By Michael Randazzo, Swimming World Contributor
This weekend the 2017 Men’s Water Polo Tournament kicked off with a pair play-in games on opposite coasts.
On Saturday the University of Pacific pummeled hapless Pomona-Pitzer 16-2 in Stockton, CA, while in Cambridge, CA, Harvard punch a ticket to a second consecutive California trip with a thrilling 15-13 OT win over NCAA novice George Washington.
Pacific 16 – Pomona-Pitzer 2
The pairing of these two California schools—one of six that qualified for NCAAs—was a topic of discussion. #5 Pacific is nationally higher ranked than #8 University of California Davis, which opened up questions as to why the Tigers, and not the Aggies, were forced to play an extra game against #17 Pomona-Pitzer.
“Eligibility and availability of student-athletes for NCAA championships” is one criteria for NCAA selection. According to Brown Head Coach Felix Mercado, President of the Association of Collegiate Water Polo Coaches who has previously served on the section committee, cost trumped competition. The Sagehens could travel by bus to Stockton to face the Tigers; they would have to travel by plane for a match against the Aggies.
The real loser in this situation was Pomona-Pitzer, which had a reasonable chance to advance facing UC-Davis but—as the results showed—virtually no shot against Pacific. The nation’s top offensive team based upon Algorithm for Rate-Referenced Iterative Analysis of Game Activity (ARRIGA) metrics, the Tigers captured the Golden Coast Conference first-ever NCAA men’s automatic qualifier.
Leading the onslaught for Head Coach James Graham’s team was Luke Pavillard, with three goals, four assists and five steals—among 18 thefts by the Tigers. The GCC Player of the Year had plenty of help; Engin Ege Colak and Luis Araya both chipped in with hat tricks for the Tigers, now 2-0 all-time against the Sagehens, have never lost to a member of the Southern California Intercollegiate Athletic Conference (27-0), whose automatic bid has been captured by Pomona-Pitzer the past two years .
Head Coach Alex Rodriguez’s team held the home team at bay for much of the first half, as senior goalie Daniel Diemer (11 saves) kept his team in the game. But a 5-1 deficit quickly ballooned to double digits after intermission, as the Tiger rang up 11 goals, snapping a Sagehorn seven-match winning streak and pushing the visitors into an early exit from NCAAs.
Pacific will next play UC-Davis on Thursday, November 30 at 5 p.m. (PST) at USC’s Uytengsu Aquatics Center.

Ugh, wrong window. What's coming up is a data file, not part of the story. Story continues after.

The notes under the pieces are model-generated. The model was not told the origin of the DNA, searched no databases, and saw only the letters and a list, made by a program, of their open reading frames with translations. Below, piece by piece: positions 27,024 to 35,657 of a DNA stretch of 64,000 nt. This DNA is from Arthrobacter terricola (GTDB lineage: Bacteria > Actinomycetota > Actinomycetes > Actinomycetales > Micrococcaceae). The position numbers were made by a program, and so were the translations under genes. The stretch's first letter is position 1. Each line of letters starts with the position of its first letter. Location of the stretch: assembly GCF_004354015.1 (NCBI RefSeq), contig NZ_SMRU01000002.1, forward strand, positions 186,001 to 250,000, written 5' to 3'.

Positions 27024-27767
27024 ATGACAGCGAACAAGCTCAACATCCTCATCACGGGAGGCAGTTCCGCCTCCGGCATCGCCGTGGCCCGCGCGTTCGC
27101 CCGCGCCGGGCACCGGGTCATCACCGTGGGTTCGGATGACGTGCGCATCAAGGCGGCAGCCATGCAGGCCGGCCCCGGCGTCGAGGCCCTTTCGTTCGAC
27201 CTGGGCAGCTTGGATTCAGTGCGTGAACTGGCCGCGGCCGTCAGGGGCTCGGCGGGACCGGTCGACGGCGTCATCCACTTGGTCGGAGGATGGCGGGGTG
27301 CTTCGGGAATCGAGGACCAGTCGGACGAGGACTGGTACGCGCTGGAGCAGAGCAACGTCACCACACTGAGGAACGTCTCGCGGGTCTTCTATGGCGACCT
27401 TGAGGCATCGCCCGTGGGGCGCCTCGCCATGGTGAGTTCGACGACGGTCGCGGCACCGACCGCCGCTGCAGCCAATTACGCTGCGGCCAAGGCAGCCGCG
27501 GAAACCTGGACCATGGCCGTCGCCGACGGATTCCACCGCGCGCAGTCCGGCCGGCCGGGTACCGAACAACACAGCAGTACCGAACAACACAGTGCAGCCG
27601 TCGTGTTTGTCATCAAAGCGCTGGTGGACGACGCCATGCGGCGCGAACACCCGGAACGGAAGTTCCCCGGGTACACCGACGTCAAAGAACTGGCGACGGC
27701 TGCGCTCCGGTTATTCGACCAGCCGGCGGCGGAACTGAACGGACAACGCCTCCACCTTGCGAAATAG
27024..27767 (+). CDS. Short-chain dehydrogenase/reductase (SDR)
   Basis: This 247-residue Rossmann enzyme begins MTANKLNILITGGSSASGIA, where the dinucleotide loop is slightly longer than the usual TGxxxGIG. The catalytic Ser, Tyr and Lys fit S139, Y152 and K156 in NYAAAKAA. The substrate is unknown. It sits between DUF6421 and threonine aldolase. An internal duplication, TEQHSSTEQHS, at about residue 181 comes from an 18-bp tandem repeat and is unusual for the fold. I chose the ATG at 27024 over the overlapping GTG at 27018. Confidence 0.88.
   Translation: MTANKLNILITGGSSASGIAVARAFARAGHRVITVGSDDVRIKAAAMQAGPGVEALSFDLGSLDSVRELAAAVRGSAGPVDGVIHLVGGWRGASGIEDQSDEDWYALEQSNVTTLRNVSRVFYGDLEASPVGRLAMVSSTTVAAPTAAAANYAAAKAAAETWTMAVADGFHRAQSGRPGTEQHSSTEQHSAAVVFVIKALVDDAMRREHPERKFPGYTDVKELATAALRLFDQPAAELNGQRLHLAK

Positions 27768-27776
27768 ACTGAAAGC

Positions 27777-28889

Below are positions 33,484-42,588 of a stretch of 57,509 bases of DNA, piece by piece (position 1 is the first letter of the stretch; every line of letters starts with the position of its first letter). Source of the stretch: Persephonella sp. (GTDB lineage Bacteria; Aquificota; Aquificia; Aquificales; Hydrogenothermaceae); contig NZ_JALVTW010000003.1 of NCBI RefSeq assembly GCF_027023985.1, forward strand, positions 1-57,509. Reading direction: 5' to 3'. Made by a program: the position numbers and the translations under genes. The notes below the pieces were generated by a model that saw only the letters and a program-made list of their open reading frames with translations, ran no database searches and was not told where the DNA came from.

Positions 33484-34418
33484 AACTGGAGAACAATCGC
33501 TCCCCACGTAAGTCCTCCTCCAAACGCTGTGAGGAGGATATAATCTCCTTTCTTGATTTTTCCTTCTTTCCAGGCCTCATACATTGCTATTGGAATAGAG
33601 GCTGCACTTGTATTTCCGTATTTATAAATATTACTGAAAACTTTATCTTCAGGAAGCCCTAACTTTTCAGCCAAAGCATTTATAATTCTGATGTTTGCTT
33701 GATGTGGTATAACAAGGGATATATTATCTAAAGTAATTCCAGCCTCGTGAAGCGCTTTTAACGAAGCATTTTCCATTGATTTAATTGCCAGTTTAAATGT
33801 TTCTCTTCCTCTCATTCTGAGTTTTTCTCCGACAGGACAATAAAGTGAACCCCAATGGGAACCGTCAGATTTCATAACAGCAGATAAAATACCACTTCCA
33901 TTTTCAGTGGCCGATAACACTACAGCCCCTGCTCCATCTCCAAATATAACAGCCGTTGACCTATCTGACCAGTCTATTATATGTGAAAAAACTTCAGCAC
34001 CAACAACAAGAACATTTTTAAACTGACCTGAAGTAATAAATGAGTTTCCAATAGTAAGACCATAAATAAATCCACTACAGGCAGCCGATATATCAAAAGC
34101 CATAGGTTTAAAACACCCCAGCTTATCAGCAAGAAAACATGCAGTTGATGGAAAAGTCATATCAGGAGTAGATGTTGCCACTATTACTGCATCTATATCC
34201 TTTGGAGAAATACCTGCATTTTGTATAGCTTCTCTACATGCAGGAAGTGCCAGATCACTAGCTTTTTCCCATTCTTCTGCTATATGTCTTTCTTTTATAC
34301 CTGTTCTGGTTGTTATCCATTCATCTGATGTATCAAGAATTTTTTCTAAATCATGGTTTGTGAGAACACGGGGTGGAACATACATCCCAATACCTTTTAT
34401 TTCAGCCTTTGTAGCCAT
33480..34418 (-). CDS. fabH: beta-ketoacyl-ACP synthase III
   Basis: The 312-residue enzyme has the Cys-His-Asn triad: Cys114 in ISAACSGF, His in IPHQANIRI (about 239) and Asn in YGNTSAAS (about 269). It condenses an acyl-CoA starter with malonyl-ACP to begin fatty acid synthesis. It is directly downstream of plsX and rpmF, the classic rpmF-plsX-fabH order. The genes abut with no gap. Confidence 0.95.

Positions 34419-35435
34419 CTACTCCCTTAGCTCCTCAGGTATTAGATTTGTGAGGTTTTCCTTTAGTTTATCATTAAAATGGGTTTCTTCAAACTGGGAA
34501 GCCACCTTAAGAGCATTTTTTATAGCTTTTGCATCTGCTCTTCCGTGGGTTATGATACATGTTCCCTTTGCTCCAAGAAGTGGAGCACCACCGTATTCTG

Harvard 15 – George Washington 13
#17 George Washington and #12 Harvard went out it for the first 16 minutes of their NCAA play-in match like two heavyweight boxers looking for a quick knockout. The two teams combined for 17 goals in a first half that saw the host Crimson leading 9-8 at intermission
The third period saw Harvard extend its lead to two, but the underdog Colonials—led by Atakan Destici’s four goals—mounted a comeback and more. They scored four straight goals to take a 13-11 lead with five minutes left in the fourth period. Head Coach Barry King then elected to sit on his lead, which cost his team dearly. With three minutes to go, Dennis Blyashov trimmed the George Washington lead to one with his fourth goal of the match. Then, with the Colonials running off clock, a steal by Jackson Enright led to his 3-meter goal with 43 seconds, lifting the Crimson into a 13-all deadlock.
Host Harvard immediately pressed the attack in overtime, with Blyashov hammering home what turned out to be the game-winner just seconds into extra time. Colin Chiapello closed out the scoring with a strike in front of the cage, ending a threat from the neophyte Colonials.
In comments on the GW Athletics website, the George Washington coach praised his team in their first-ever post-season trip.
“You can’t be anything but pleased with what the guys gave us today,” said King, who guided the history-making effort in his first season in charge. “They completely emptied their tanks and played with a pride that I don’t know has been seen here before.”
Next up for the Head Coach Ted Minnis’s team is a rematch with #1 USC at 7 p.m. (PST). The Trojans are the tournament’s third seed despite winning the Mountain Pacific Sports Federation tournament and the MPSF’s automatic berth.
Last year, Harvard was routed 19-4 by USC in an NCAA semifinal match, propelling the Trojans to a 12th straight national championship final. The University of California beat USC 11-8 in overtime , earning Head Coach Kirk Everist’s program a record 14th NCAA title.
The winners of Thursday’s matches will advance to the Final Four on Saturday; the Pacific/UC-Davis winner will face top seed UCLA, while the USC/Harvard winner will face #2 seed Cal.